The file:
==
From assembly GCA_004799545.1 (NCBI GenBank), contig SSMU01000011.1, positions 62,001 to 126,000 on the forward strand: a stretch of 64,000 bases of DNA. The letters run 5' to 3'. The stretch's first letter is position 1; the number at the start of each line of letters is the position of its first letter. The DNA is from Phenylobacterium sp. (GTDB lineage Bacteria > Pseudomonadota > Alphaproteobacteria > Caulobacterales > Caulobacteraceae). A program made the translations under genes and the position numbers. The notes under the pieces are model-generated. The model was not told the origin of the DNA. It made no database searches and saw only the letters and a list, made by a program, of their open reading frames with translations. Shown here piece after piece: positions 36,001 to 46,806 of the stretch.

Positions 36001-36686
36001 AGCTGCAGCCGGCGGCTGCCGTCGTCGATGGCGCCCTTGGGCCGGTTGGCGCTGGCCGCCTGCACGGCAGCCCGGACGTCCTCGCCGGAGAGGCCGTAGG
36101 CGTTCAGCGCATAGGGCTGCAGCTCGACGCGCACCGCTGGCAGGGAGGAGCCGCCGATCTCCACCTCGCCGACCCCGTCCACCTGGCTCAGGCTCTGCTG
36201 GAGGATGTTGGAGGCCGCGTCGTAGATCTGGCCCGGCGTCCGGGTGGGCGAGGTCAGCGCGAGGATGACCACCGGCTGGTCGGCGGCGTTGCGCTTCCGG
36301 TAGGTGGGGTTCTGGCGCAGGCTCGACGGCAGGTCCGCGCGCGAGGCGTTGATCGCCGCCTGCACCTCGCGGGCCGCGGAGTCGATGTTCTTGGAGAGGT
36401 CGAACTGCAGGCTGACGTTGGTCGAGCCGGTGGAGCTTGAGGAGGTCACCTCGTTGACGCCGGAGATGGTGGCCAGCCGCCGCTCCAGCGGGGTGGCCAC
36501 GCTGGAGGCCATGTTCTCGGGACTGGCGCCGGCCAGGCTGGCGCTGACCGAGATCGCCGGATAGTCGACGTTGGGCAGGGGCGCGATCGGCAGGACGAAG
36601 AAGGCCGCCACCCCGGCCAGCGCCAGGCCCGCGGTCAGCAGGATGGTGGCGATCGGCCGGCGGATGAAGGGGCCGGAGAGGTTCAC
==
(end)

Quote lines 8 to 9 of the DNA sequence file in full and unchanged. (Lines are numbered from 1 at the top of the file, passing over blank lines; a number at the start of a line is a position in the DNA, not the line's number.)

36501 GCTGGAGGCCATGTTCTCGGGACTGGCGCCGGCCAGGCTGGCGCTGACCGAGATCGCCGGATAGTCGACGTTGGGCAGGGGCGCGATCGGCAGGACGAAG
36601 AAGGCCGCCACCCCGGCCAGCGCCAGGCCCGCGGTCAGCAGGATGGTGGCGATCGGCCGGCGGATGAAGGGGCCGGAGAGGTTCAC